an evaluation of little-c christianity and Big-C Christianity

One of the things which often puzzles newcomers to Christianity is the differences in opinion many of its adherents have, when it comes to what would logically be assumed to be its basic beliefs, or basic understandings about what Jesus of Nazareth taught, and why.

This page is written from the perspective of an older person who has "been there and done that" in his life, and has tried quite a range of groups of Christians, some of whom one could speculate seem pretty clueless (that isn't meant as an insult) about what it's all about.

People in society at large are usually familiar with organisations like clubs, who have a charter or constitution, and perhaps bye-laws. They are also familiar with the concept of organisations being governed by committees, something that works upward and downward in the community, with several levels of government up to the world government umbrella organisation currently known as the United Nations.

So it isn't really a surprise to them when they encounter decision-making processes within collectives of Christians where often the validity of those decisions appears to be moot.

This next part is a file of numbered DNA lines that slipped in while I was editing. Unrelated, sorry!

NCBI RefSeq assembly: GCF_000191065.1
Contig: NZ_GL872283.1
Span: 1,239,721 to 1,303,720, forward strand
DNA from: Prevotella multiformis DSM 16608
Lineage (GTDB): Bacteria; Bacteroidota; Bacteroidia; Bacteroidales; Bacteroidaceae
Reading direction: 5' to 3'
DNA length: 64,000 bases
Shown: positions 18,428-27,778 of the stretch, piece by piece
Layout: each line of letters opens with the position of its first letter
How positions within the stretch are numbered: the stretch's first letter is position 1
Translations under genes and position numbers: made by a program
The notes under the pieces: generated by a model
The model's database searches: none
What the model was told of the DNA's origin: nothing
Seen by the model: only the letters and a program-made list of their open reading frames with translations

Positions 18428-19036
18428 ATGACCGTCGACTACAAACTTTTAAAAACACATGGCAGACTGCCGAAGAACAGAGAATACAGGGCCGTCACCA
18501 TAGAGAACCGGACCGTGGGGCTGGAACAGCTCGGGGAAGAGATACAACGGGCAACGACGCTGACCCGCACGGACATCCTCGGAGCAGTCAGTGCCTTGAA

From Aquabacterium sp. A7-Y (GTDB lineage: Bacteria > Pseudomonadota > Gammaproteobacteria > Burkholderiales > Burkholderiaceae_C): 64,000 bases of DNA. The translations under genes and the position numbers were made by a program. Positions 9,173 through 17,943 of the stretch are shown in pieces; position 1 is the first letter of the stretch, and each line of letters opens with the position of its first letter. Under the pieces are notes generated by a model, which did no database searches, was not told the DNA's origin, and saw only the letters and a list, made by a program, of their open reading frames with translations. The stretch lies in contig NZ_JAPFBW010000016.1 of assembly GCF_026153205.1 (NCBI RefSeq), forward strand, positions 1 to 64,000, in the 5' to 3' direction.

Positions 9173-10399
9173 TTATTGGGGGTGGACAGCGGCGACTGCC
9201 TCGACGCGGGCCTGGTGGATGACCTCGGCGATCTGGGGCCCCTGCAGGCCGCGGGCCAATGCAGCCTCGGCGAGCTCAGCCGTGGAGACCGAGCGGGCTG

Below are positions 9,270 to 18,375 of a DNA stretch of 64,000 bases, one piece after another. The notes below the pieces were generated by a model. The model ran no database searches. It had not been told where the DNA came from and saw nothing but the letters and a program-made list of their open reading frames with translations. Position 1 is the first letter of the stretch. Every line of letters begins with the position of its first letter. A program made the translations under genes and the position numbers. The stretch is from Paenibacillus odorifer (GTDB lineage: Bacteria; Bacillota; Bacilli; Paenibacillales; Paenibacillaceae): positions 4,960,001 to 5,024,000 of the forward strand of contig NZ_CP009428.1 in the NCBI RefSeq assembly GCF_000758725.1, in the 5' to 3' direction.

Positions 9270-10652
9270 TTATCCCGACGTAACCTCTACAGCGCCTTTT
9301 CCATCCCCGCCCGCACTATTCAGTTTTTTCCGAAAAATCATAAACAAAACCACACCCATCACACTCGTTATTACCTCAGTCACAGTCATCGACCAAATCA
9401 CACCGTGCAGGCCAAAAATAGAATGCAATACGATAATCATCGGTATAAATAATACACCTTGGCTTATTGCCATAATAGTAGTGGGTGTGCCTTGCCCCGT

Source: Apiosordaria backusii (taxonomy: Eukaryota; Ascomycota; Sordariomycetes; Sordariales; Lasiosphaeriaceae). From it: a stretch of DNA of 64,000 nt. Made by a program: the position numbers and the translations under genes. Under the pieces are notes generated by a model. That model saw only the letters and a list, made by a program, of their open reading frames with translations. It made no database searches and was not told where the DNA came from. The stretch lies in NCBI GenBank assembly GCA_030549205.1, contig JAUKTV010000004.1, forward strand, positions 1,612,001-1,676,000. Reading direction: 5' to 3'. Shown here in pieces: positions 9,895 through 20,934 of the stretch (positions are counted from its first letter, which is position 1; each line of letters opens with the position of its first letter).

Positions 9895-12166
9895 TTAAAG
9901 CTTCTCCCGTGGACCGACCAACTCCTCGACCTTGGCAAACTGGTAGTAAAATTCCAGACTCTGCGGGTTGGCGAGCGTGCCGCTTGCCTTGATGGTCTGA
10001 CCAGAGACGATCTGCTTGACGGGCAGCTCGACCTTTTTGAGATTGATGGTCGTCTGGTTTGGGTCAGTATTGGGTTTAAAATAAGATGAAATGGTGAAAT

Perhaps, for the new Christian, it might be useful to explain the structures that we people have built, ostensibly to support the promotion of faith, and teaching and ruling of Christians. Yes "ruling" - but the concept of rule is actually biblical.

When the Presbyterian church first came into existence during the Reformation (16th Century, and in this case in Scotland) it was determined that their organisation would be based on the concept of Presbytery, a grouping of Presbyters (from the Greek Presbuteros meaning an overseer) also thoroughly biblical, to get away from the hierarchial system the Reformers were attempting to escape from. Within their concept were Presbyters, also known as Elders, and it was realised on looking at the early 1st and 2nd Century church that there were two lots of people with "authority" (not power, that came later, because they were escaping from the power motivation of the church from which they had left).

The types of elder were actually called "Teaching" elders and "Ruling" elders, and of the two, the teaching brethren were regarded as far more useful in the gospel context.

In fact those like John Knox - who was instrumental in founding the Presbyterian Church (also known as the Church of Scotland) - was a magnificent teacher of the gospel. Who could deny the founder such an important role. And the same went for many other 16th-Century reformers, such as Martin Luther. And other names like Zwingli spring to mind too.